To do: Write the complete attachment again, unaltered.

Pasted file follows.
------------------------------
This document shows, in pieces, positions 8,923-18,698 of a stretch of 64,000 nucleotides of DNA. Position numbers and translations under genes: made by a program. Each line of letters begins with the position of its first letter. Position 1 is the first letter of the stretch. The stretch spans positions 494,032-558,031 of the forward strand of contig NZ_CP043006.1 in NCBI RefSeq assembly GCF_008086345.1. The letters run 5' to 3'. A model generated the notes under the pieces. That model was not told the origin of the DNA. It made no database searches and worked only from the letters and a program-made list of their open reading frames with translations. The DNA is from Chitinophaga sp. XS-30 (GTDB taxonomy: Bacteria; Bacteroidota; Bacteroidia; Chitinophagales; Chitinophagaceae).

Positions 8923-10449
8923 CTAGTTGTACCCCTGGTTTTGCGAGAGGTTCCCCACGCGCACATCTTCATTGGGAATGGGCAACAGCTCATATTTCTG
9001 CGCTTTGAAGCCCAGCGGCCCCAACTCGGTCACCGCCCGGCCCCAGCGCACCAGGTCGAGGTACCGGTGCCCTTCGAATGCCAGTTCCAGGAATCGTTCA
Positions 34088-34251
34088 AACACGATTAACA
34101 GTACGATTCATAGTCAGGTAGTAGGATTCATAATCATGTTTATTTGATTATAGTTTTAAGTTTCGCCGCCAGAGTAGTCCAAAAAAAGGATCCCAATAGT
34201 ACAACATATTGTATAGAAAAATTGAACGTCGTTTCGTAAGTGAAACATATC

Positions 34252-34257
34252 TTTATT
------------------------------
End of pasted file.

This document shows, in pieces, positions 8,923-18,698 of a stretch of 64,000 nucleotides of DNA. Position numbers and translations under genes: made by a program. Each line of letters begins with the position of its first letter. Position 1 is the first letter of the stretch. The stretch spans positions 494,032-558,031 of the forward strand of contig NZ_CP043006.1 in NCBI RefSeq assembly GCF_008086345.1. The letters run 5' to 3'. A model generated the notes under the pieces. That model was not told the origin of the DNA. It made no database searches and worked only from the letters and a program-made list of their open reading frames with translations. The DNA is from Chitinophaga sp. XS-30 (GTDB taxonomy: Bacteria; Bacteroidota; Bacteroidia; Chitinophagales; Chitinophagaceae).

Positions 8923-10449
8923 CTAGTTGTACCCCTGGTTTTGCGAGAGGTTCCCCACGCGCACATCTTCATTGGGAATGGGCAACAGCTCATATTTCTG
9001 CGCTTTGAAGCCCAGCGGCCCCAACTCGGTCACCGCCCGGCCCCAGCGCACCAGGTCGAGGTACCGGTGCCCTTCGAATGCCAGTTCCAGGAATCGTTCA
Positions 34088-34251
34088 AACACGATTAACA
34101 GTACGATTCATAGTCAGGTAGTAGGATTCATAATCATGTTTATTTGATTATAGTTTTAAGTTTCGCCGCCAGAGTAGTCCAAAAAAAGGATCCCAATAGT
34201 ACAACATATTGTATAGAAAAATTGAACGTCGTTTCGTAAGTGAAACATATC

Positions 34252-34257
34252 TTTATT